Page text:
• Elizabeth Corcoran

    I agree 100% with your assessment, Dr. Berkeley. I believe that obesity as a disease is akin to alcoholism as a disease. There is a certain level of accountability that is lacking in both instances when it comes to bringing on the disease in the first place, but that does not make it any easier in either instance to undo what’s been done. There is a lack of whole, nutritious, affordable foods available to many who live in the inner city, so until we can solve that issue, we’re going to see this problem get worse before it gets better.

    • leemd46

      please read my remark to Wiseword…goes for you as well.

      • Elizabeth Corcoran

        Teabags? Really? When you hide behind a moniker like that you must feel it’s all right to be rude and obnoxious. Grow up and look at other people’s sides to things. You might learn something.

  • wiseword

    Miss Fatso is humping her four buttocks down the street while stuffing her face with a mass of congealed goo. She has a mental problem — stupidity — which eventually will assert itself as a medical problem — diabetes, etc. If she limited her goo consumption to 3 times a day while sitting at a table, she might be taking the first baby steps toward some rational weight control.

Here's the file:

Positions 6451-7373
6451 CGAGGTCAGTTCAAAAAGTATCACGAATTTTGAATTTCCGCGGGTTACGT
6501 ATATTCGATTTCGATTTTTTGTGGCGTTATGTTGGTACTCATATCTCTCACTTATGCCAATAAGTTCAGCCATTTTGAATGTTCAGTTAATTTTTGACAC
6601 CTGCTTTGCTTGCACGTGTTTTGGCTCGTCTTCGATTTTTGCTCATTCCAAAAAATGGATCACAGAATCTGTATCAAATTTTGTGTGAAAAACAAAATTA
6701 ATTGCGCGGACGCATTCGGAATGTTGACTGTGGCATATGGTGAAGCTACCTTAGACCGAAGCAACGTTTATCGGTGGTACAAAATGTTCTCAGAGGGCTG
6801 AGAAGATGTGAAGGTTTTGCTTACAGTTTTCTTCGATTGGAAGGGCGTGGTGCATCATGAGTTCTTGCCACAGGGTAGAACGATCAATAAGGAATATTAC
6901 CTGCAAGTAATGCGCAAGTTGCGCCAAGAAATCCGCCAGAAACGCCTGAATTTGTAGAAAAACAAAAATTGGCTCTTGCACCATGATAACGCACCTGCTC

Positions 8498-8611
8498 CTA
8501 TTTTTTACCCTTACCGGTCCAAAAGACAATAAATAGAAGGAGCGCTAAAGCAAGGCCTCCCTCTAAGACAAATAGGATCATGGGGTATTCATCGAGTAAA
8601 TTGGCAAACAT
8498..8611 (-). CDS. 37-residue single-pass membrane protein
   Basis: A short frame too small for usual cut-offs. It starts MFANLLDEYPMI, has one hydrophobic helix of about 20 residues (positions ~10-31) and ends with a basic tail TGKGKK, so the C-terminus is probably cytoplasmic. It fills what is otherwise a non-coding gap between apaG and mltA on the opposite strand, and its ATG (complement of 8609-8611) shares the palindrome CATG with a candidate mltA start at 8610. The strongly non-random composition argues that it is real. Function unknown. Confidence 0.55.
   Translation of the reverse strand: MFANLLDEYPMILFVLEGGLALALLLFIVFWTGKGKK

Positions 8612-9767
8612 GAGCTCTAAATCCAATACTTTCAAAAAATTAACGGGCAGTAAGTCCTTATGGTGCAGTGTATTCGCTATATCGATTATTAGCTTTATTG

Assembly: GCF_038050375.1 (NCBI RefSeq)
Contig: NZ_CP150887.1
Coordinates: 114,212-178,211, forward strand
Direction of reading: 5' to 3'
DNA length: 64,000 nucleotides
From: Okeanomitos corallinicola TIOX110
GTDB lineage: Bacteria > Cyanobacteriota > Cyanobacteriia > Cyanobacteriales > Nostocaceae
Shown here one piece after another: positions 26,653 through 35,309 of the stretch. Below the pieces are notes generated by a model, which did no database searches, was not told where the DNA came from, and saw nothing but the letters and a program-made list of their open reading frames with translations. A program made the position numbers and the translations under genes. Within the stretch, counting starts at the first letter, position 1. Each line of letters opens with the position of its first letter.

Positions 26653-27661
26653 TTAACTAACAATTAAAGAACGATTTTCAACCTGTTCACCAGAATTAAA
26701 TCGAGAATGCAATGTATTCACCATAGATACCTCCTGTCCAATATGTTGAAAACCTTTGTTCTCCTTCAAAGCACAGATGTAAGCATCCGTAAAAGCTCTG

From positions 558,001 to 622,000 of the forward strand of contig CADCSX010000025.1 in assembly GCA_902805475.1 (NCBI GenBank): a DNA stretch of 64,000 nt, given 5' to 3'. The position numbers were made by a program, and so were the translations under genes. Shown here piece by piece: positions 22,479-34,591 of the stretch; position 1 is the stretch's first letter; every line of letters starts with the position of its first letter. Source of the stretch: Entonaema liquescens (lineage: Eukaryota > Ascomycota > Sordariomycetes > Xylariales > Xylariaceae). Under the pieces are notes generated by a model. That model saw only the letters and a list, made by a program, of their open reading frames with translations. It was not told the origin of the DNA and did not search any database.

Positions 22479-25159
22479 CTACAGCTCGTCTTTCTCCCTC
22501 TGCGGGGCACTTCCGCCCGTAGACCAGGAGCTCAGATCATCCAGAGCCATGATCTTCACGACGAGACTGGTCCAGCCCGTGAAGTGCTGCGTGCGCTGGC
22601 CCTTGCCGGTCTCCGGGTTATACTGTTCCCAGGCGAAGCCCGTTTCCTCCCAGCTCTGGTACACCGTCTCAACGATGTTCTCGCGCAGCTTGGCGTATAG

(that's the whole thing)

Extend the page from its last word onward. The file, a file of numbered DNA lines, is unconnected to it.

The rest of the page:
• leemd46

      Wiseword: is not so wise. you need to read natsera’s comment above. Your comment is not unlike all the teabags stating that all on assistance are lazy lumps more than willing to be given a handout, when the truth is that most are children and the elderly, and increasingly the out of work and unable to find work in their field (and are doing min wage jobs that aren’t covering all expenses or the “too old to hire or too long out of the world of the employed.” Your remark is simplistic and stupid. I wish there was a cure for that…but your own baby steps might be to educate yourself before sharing your not-so-wise opinions based on fantasy.

  • natsera

    Well, to be blunt, I think you’re oversimplifying the problem, too, Dr. Berkeley. You seem to be assuming that the physiological disorders are caused by the behavior of eating, rather than the other way around, and that is in no way proven. I have a friend, RN, CDE, PhD, and Type 2 diabetic, and she is very obese. But she eats better and healthier than almost anyone else I know. She is NOT closet bingeing — I stayed with her and spent all my time with her for 2 weeks and never once saw ANYTHING “unhealthy” cross her lips. But she once said to me that eating is like holding your breath — you can hold your breath for just so long, and then you have to breathe. Same thing with eating — you CAN’T deprive yourself of food, because you get hungry. She satisfies her hunger with fruit, vegetables and whole grains, and only cooks meat for her family. So please don’t imply that she brought on her own obesity and hormone disorders. Her obesity did NOT bring on the disease state; the disease state brought on her obesity. Get back to me in 20 years when you understand the brain/gut/adipose hormone connection better.

    • Sara Stein MD

      It’s the grains. She’s intolerant. Stuck in a high insulin cycle response.